Most of us spend half of our days outside exposing ourselves to the various pollutants in the air. The growing factories in our environment only increase the chemicals and pollutants that are present in the air outside.
So, after a long day’s work and the hustle and bustle of the city, you get back home with an intention to relax and de-stress yourself.
But, what if you were told that indoor air may be more polluted than the air outside?
That’s right, research suggests that indoor air that is air within your homes and even buildings could be more polluted than the air outside.1
So, if you think spending more time in your house is benefiting your health, then you might have to keep a check on the air pollutants in your home as well.
Here are a few ways that can help you purify air within your home if you haven’t been paying attention to them yet.
1. Keep The House Well Ventilated
Good ventilation is essential to protect your health and your home. Make it a point to open all the windows allowing air from outside to enter the home at the same time allowing the air inside to exit the rooms and halls.
Unpleasant odors, irritating pollutants, harmful gases like carbon monoxide, molds, etc. can be reduced in a properly ventilated home.2
Spot ventilation that uses exhaust fans to draw moisture and pollutants from the air is a good idea to consider for proper ventilation. This type of system is particularly important in areas like the kitchen and bathrooms.
2. Keep Fresh Plant Pots Indoors
Plants are the primary sources of oxygen for the planet. If the planet needs them, so does your home. So, keep fresh plants indoors to purify the air you breathe.
There are chemicals in our homes, too. For instance, the paint on your walls are made up of several chemicals and it can be emitted into the air you breathe, clinging to the materials like the drapes and carpets.
Keeping plants indoors can get rid of the impurities present in the air and can provide clean air for breathing indoors.3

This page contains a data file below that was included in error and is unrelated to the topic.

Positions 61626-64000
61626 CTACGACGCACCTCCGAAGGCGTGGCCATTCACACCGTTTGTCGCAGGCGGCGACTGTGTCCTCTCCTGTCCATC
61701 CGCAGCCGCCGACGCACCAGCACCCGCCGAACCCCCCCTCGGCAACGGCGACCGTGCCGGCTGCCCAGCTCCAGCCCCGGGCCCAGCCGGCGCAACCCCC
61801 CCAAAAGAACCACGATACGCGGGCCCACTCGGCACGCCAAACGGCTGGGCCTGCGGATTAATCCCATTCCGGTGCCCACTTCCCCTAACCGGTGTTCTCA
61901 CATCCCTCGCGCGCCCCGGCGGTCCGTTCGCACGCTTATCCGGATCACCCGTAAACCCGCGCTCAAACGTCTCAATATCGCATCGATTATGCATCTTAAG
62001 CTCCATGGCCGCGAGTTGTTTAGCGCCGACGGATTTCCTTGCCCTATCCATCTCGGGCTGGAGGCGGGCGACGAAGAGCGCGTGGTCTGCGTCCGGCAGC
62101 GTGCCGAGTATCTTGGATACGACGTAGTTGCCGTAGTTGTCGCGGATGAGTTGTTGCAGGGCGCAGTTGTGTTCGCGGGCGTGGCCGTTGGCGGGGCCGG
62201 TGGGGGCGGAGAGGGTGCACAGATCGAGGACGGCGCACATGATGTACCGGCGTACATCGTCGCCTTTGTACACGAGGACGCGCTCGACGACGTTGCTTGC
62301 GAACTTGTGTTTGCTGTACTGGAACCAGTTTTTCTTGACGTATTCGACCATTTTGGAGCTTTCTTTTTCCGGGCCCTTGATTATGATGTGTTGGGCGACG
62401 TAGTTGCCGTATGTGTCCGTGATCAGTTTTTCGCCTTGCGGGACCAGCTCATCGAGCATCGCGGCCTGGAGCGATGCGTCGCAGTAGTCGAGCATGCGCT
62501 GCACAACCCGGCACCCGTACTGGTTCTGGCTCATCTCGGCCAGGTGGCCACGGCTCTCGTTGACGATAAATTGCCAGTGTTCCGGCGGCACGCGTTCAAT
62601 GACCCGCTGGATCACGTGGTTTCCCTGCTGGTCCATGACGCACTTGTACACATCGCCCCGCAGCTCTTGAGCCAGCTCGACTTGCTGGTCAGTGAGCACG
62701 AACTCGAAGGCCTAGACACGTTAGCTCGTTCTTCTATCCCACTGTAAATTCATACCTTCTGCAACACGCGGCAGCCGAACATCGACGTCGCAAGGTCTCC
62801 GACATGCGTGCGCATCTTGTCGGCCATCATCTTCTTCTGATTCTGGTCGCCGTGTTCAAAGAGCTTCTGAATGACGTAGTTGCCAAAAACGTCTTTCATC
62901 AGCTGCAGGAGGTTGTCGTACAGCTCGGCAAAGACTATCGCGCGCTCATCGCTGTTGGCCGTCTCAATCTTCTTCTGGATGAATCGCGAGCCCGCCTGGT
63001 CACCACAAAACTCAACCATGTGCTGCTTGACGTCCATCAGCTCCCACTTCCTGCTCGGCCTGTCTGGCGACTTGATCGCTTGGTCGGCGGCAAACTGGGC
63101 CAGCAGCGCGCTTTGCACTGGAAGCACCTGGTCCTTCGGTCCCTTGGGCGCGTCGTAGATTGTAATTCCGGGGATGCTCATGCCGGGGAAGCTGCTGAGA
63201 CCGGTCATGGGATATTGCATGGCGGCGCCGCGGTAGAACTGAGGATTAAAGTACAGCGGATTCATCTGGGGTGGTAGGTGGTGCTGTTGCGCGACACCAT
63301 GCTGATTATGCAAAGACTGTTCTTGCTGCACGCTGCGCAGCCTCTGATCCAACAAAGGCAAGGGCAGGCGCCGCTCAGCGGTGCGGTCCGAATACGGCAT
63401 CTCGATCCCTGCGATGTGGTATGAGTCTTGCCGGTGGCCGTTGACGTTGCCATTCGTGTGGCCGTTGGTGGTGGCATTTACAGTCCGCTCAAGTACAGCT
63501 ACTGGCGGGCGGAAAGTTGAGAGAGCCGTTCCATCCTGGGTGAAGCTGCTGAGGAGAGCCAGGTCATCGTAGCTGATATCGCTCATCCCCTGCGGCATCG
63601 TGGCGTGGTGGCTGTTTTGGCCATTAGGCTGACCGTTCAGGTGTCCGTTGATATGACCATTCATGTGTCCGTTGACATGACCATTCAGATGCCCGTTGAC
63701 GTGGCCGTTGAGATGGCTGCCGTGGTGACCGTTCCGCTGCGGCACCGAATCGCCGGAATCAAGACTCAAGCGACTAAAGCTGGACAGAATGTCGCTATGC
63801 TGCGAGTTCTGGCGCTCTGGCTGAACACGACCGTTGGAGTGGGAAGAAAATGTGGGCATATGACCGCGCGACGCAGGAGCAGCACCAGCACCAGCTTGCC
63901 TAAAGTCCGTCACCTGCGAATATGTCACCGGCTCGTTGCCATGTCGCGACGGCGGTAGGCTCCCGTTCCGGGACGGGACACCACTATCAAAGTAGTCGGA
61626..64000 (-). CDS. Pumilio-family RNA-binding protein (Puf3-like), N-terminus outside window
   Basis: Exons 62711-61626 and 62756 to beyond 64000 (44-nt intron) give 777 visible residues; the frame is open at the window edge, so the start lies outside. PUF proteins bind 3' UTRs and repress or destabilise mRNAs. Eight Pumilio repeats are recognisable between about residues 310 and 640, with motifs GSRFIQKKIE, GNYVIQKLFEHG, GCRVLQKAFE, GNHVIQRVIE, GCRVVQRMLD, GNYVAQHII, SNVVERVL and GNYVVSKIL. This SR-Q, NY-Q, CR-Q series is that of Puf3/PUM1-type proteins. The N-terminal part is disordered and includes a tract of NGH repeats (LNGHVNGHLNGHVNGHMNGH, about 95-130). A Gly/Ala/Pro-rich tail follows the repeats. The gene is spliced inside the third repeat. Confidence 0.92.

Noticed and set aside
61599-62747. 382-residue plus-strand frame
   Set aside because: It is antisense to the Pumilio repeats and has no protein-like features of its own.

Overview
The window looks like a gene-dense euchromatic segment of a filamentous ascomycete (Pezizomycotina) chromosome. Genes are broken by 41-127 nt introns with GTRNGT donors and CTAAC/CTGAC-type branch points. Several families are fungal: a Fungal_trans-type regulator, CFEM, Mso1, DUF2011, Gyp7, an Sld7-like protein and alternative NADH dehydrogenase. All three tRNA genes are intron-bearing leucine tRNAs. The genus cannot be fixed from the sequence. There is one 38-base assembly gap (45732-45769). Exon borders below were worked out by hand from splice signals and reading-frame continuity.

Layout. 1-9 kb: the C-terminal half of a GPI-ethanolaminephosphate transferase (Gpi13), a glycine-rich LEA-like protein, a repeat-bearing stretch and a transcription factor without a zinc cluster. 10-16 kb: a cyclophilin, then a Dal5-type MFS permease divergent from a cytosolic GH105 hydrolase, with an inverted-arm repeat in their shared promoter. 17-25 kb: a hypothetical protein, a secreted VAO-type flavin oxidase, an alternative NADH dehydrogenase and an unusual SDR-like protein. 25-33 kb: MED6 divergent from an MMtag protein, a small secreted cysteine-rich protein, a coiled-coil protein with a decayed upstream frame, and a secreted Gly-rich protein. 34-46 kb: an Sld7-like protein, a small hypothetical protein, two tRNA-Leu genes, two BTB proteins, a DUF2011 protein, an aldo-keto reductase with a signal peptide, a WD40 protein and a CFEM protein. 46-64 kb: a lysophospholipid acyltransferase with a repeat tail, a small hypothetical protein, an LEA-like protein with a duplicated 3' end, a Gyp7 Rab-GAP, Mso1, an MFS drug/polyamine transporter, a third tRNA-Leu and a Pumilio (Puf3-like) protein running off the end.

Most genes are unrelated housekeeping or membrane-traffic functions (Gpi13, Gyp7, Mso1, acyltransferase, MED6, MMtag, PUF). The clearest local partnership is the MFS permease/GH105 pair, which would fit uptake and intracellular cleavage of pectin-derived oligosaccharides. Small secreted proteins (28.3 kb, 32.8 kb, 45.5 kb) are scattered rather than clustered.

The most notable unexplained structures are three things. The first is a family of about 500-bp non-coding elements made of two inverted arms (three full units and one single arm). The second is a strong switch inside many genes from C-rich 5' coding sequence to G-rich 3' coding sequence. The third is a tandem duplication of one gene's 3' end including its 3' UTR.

Most indoor plants can be easily maintained with regular watering and enough exposure to sunlight. Some easy maintenance indoor plants include peace lily, snake plant, bamboo palm, money plant, etc.
Some indoor plants may be harmful to pets, so if you have pets at home, you may want to consider keeping those plants that do not pose a threat to their health as well.4
3. Purchase A Good Quality Air Purifier
As the name suggests, air purifiers purify the air indoors. These devices can remove airborne contaminants that can cause allergies and long-term respiratory conditions like asthma.
Most of the air purifiers are designed to be used in just one room. The best way to use the unit is to place it in the room that you use the most or that part of the house that requires the air to be purified like the kitchen or the children’s room.5
4. Avoid Using Carpets Whenever Possible
It is recommended to avoid installing wall-to-wall carpeting in areas where moisture can be a potential problem like bathrooms, kitchens, laundry rooms, basements, or other damp areas.
If you or a family member have upper respiratory allergies or are sensitive to dust mites and pet dander, it may be best to avoid carpets as hard-surface floors are easier to clean.Small area rugs can be helpful provided they are cleaned regularly.6
If carpets cannot be avoided, make sure to use a vacuum cleaner that has High Efficiency Particulate Air (HEPA) filters. If the carpets are worn out or heavily soiled with dust and dirt from shoes, replace them.
So, with these simple steps, you can ensure a healthy living for yourself and others who spend time at home.
|↑1||The Inside Story: A Guide to Indoor Air Quality. United States Environmental Protection Agency.|
|↑2||Good ventilation is important. Yukon.|
|↑3||Plants Clean Air and Water for Indoor Environments. National Aeronautics and Space Administration (NASA).|
|↑4||Poisonous Plants. American Society for the Prevention of Cruelty to Animals (ASPCA).|
|↑5||The Importance of Having an Air Purification Unit. AllSeasons Climate Control.|
|↑6||Carpets and Healthy Homes. National Center for Healthy Housing.|